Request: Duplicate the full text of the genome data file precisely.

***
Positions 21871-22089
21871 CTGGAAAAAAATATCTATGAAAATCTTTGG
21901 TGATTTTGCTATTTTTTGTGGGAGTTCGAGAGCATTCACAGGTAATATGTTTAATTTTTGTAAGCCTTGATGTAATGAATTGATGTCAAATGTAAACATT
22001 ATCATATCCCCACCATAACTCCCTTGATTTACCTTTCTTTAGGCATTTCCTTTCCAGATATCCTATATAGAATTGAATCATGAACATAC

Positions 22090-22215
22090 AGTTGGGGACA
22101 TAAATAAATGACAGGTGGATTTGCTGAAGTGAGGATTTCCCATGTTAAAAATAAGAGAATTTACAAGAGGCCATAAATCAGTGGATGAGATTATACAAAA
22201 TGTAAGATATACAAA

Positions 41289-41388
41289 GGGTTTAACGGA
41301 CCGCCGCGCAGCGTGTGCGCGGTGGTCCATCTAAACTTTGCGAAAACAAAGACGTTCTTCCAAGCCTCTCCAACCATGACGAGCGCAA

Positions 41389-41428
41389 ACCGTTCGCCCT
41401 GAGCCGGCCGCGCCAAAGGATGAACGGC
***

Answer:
Positions 21871-22089
21871 CTGGAAAAAAATATCTATGAAAATCTTTGG
21901 TGATTTTGCTATTTTTTGTGGGAGTTCGAGAGCATTCACAGGTAATATGTTTAATTTTTGTAAGCCTTGATGTAATGAATTGATGTCAAATGTAAACATT
22001 ATCATATCCCCACCATAACTCCCTTGATTTACCTTTCTTTAGGCATTTCCTTTCCAGATATCCTATATAGAATTGAATCATGAACATAC

Positions 22090-22215
22090 AGTTGGGGACA
22101 TAAATAAATGACAGGTGGATTTGCTGAAGTGAGGATTTCCCATGTTAAAAATAAGAGAATTTACAAGAGGCCATAAATCAGTGGATGAGATTATACAAAA
22201 TGTAAGATATACAAA

Positions 41289-41388
41289 GGGTTTAACGGA
41301 CCGCCGCGCAGCGTGTGCGCGGTGGTCCATCTAAACTTTGCGAAAACAAAGACGTTCTTCCAAGCCTCTCCAACCATGACGAGCGCAA

Positions 41389-41428
41389 ACCGTTCGCCCT
41401 GAGCCGGCCGCGCCAAAGGATGAACGGC